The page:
In fact there are over two hundred ethnic groups now living in New Zealand and leaders across the country need to be thinking about the implications of this increasing diversity. For my part I see opportunity to strengthen the Treasury.
Not maximising Māori, Pasifika and Asian contributions to the Treasury is an opportunity lost. Not maximising Māori, Pasifika and Asian contributions to our economy is an opportunity lost to the country. It also creates a risk that some New Zealanders may miss out on higher living standards.
So at the Treasury we want to do something about that.
Our commitment to Māori and the Treaty sits at the heart of everything we do. We’re working hard to attract more Māori staff and to engage with Māori to inform our work.
We’ve embarked on a series of regional conversations with Pacific economic stakeholders and influential leaders in order to listen and learn how we might improve Pacific economic performance.
And we’re at a very early stage of developing a strategy that focuses on our Asian communities.
Looking at our own organisation, we’re aiming for ethnicity representation within plus or minus 5 percent of the working age population.
It’s not a matter of choice whether the Treasury will address the big opportunities and challenges that New Zealand faces - we must - but we do have a choice about how we address them.
One example of ‘the how’ is in the use of new recruitment practices which include ‘blind applications’ to reduce unconscious bias.
This may seem like a small step but a key reason some organisations don’t become more diverse is because, without knowing it, they look for other people who mirror their current make up.
They aren’t consciously rejecting people that are different; they’re unconsciously excluding them. Unconscious bias is a glass wall that can stop an organisation from becoming more diverse by excluding ‘outsiders’ who don’t fit the mould.
It’s an organisational blind spot.
Importantly, it can also mean organisations don’t get the best from the diversity that they do have, because people suppress differences in order to fit in and succeed.
That is why I emphasise that diversity has a Siamese twin called inclusion.
We want people to feel like they can be themselves at work. This is something we’re looking at carefully. We’re asking the question: can everyone be themselves in our culture, or do you have to leave yourself at the door when you come to work?
Leadership has a critical role to play here. The job of leaders is to create a work environment where different perspectives are encouraged and can actually be heard.
Our values of being bold, innovative, passionate, ambitious, collaborative, challenging, adaptable and focused reflect our commitment to this.
Organisations are more successful when they understand the communities they serve. For the Treasury, accessing talent from across our community and enabling the voice of that talent to be heard in the building strengthens us.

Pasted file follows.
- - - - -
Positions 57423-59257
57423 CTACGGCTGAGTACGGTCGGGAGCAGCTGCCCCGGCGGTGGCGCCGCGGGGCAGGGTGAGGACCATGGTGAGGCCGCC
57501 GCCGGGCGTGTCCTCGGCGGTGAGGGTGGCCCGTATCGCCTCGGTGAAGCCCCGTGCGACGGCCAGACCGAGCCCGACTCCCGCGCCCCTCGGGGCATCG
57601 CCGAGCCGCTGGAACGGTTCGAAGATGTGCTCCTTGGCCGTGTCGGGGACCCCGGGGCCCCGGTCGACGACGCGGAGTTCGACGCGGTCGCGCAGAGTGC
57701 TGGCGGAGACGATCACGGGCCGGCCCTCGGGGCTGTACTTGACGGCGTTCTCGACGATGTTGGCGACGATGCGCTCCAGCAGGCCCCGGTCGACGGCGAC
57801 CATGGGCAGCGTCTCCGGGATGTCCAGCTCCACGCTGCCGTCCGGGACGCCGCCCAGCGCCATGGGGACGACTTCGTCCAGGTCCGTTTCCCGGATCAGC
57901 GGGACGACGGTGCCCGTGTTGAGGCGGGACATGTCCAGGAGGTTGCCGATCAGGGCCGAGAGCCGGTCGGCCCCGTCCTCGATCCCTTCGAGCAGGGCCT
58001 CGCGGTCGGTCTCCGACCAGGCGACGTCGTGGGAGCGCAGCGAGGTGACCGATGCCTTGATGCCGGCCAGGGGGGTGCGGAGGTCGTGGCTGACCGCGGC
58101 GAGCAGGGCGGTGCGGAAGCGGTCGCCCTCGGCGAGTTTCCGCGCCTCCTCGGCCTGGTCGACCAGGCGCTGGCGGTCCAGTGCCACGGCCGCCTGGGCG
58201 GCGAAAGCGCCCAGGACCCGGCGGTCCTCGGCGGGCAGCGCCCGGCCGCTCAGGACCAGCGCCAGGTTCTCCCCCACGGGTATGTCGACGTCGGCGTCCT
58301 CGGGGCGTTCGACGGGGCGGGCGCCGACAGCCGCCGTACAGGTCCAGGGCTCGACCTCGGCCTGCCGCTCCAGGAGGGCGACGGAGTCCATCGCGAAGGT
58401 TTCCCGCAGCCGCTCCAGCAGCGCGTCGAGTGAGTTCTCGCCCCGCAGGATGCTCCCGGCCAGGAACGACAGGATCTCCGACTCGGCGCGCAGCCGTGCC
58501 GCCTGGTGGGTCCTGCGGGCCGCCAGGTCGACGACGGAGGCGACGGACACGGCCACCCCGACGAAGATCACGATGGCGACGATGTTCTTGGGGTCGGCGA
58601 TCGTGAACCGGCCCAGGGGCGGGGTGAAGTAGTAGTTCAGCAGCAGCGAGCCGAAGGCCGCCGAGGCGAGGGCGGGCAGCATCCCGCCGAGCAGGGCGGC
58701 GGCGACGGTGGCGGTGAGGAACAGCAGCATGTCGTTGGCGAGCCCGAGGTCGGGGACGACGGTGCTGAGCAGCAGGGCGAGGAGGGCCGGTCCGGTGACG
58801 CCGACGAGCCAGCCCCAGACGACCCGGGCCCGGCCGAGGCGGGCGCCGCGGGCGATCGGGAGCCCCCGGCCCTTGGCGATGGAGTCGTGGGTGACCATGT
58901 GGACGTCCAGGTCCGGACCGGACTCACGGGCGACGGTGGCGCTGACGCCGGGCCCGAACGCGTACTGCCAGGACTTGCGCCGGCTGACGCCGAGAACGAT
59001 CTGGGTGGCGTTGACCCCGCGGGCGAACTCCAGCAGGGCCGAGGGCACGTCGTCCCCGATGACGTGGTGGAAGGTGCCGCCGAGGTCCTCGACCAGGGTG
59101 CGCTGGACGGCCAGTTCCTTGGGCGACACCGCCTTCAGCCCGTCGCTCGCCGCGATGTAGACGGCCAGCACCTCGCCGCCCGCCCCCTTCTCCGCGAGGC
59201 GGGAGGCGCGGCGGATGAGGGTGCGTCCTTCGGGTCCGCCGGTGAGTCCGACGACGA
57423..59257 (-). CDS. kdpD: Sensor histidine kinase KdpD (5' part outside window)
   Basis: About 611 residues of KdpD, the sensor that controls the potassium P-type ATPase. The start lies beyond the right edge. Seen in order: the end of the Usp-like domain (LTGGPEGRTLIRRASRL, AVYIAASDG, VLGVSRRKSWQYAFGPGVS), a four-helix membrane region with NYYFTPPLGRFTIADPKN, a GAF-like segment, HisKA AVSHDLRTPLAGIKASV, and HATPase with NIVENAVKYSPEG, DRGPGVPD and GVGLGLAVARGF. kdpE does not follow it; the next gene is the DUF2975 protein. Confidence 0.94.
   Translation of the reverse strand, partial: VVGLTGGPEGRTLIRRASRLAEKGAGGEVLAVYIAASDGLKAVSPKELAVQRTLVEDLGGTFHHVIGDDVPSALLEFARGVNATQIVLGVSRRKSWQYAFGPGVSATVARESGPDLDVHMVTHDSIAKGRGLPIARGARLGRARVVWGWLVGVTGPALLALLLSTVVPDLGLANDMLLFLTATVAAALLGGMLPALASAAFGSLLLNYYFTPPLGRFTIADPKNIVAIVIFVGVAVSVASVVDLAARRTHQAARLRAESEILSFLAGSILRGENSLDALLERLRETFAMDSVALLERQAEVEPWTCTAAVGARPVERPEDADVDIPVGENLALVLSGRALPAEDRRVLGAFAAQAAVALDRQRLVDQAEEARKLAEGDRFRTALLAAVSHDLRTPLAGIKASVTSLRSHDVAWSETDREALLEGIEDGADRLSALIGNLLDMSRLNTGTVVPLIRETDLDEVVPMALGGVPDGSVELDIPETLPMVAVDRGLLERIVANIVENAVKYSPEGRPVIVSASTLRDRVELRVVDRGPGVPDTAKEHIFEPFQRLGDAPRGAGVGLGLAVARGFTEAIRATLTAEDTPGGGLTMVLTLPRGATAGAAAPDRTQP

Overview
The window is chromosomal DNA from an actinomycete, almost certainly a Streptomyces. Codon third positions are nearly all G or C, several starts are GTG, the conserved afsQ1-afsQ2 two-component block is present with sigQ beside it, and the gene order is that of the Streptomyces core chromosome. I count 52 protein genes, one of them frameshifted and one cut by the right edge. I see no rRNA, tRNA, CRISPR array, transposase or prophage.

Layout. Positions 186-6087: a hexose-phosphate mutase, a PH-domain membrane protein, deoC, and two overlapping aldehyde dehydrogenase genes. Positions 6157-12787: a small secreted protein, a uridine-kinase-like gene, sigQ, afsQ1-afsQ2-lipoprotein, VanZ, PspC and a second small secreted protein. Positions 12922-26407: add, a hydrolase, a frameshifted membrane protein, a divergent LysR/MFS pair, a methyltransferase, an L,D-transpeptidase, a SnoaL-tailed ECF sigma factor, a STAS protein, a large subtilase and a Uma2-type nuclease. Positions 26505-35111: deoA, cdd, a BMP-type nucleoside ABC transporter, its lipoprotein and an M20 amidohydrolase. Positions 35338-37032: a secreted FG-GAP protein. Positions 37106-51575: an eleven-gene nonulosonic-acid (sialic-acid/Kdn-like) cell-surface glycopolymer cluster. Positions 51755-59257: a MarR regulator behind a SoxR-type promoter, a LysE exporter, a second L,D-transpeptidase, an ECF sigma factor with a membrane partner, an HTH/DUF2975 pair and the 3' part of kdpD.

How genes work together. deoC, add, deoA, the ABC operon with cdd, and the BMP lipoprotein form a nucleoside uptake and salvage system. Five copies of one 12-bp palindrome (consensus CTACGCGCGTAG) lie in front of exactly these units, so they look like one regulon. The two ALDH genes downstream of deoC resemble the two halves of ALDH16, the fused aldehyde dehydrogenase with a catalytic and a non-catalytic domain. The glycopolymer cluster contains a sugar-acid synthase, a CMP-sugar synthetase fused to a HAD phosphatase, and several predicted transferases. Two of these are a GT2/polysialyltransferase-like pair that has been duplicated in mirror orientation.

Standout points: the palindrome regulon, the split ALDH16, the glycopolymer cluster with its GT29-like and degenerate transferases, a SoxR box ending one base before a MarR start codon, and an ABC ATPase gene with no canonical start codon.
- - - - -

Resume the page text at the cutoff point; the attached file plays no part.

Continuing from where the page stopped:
And I should add that our talent isn’t based simply around gender and ethnic diversity. We employ people from a range of disciplines, experiences and backgrounds. So along with economists and accountants, we’ve got qualified biologists, psychologists, lawyers, anthropologists, sociologists, historians, musicologists, engineers and even an architect.
Diversity helps us to understand new challenges, to work at pace, to see (and seize) new opportunities and to cope with change.
It helps us to understand and respond faster. It helps us to anticipate, stops us from ossifying, keeps us fresh, make us more relevant, more influential and more successful.
It’s been said that the Treasury knows the price of everything but the value of nothing.
Well, we aren’t actually able to put a definitive price on diversity but let me assure you, we absolutely value it.
The greater the diversity within an organisation, the greater the likelihood that people will think in different ways, that they’ll challenge each other’s views, that they’ll develop independent thinking and that they’ll spot opportunities or risks.
We want to be full of people who are proud of their whakapapa, that appreciate what they’ve learned but also recognise that there is more to learn from each other and from the wider world.
We don’t have a choice of whether we want to have greater diversity of thought, or whether our approach to new ideas should be one of inclusiveness. If we don’t, the world will change around us and we’ll become less effective rather than more so. That’s not a world-leading economics and finance Ministry. And mediocrity isn’t what I aspire to.
I’m determined to continue to lead a culture here at the Treasury where diversity of thought is encouraged, where it can flourish, where it is inclusive and where it is harnessed to make a real difference for the lives of New Zealanders. I hope that’s an aspiration which you as leaders also share.